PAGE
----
News Desk |
In a bizarre turn of the events, a significant day in the life of a Saudi family, suddenly turned into a rather dramatic day in the collective life of Saudi women. Upon disagreement over his Bride’s driving permission, a Saudi groom suddenly walked out of the marriage ceremony. The bride’s father had suddenly told the groom’s family that bride would drive when Saudi Arabia lifts its ban on women driving in June 2018.
After a much-publicized decision by the Saudi monarchy to lift the ban on women driving, this has been most prolific news till date. The decision, to lift the ban, has been hailed by world governments, activists, and the general public as an essential victory towards gender equality – and towards a modern Saudi Arabia. However, the incident reflects a deep seated divide within the society on the issue.
The conservatism is deeply rooted in KSA and is embedded in the culture. It will continue to haunt the society for some time to come. The oppression is not easy to overcome
According to the sources, the groom had agreed to the dowry of 40,000 riyals (Rs 1,124,000) with permission to allow “soon-to-be wife” to continue working after getting married. However, things took an ugly turn after the bride’s father made an additional demand.
All the arrangements were made, most of the formalities were done and just minutes before the formal religious wedding ceremony was about to start, bride’s father put forward his last minute demand which proved dramatic for the onlookers as the groom got up and left the building leaving even his own family behind – and everyone stunned.
The conservative society of the country under its absolute monarchy had a ban on woman driving until earlier this month when it was announced by the Saudi government that it would be revoked.
This change is part of the recent modernity reforms announced by the Crown Prince Mohammed bin Salman. Young prince, son of King Salman, is seen as a symbol of change in a traditionally conservative country. He and his supporters intend to change the image of Saudi Arabia across the world.
Modernization is often coupled with political upheavals, so future of Saudi Arabia may neither be easy nor certain.
The Saudi government had stated that “it will use the ‘preparatory period’ until June to expand licensing facilities and develop the infrastructure to accommodate millions of new motorists”.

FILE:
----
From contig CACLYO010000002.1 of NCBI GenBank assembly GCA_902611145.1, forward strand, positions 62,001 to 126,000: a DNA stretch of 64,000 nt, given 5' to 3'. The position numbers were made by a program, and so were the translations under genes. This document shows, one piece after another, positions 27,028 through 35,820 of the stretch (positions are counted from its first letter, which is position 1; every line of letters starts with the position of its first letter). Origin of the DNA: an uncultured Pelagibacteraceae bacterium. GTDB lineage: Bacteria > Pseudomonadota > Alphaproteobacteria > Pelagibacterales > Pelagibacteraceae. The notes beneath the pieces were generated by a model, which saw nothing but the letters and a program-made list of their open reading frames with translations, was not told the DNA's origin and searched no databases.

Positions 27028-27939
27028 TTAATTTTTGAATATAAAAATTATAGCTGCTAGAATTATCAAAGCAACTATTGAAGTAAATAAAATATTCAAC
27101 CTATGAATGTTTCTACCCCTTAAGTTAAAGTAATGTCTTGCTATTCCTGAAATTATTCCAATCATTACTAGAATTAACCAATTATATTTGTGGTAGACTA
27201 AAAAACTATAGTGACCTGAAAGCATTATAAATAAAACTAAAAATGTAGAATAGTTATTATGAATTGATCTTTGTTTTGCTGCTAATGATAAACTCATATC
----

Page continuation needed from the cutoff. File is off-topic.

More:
The conservative society of the country under its absolute monarchy had a ban on driving until earlier this month when it was announced it would be revoked
Saudi decision makers, like its articulate Foreign Minister, Adel bin Jaber, had often distinguished between Kingdom’s Islamic policies and the cultural conservatism. Adel bin Jaber, who had previously also served as Kingdom’s Ambassador in Washington, in interviews with the US media, had repeatedly pointed out that ‘ban on woman driving’ is a cultural conservatism issue and nothing to do with Islam. The gender based conservatism is deeply rooted in Kingdom’s predominantly tribal society and is embedded in the culture. It will continue to haunt the society for some time to come.
Groom’s walking out from his marriage ceremony, when he had earlier agreed to his wife working after marriage, reflects the cultural pressures inside the society.
Groom’s walking out from his marriage ceremony, when he had earlier agreed to his wife working after marriage, reflects the cultural pressures inside the society. The “modernity change” which Prince Mohammad bin Salman, is trying to bring will thus not be not easy. It has to be a gradual process which can only succeed if number of other institutions and established trends such as education system, cultural norms at work place and clerical sermons from mosques also get a reorientation.
Going forward challenges to Saudi Arabia’s sincere quest towards modernity may take the form of newer issues, interesting debates, and surprises. Modernization is often coupled with political upheavals, so future of Saudi Arabia may neither be easy nor certain.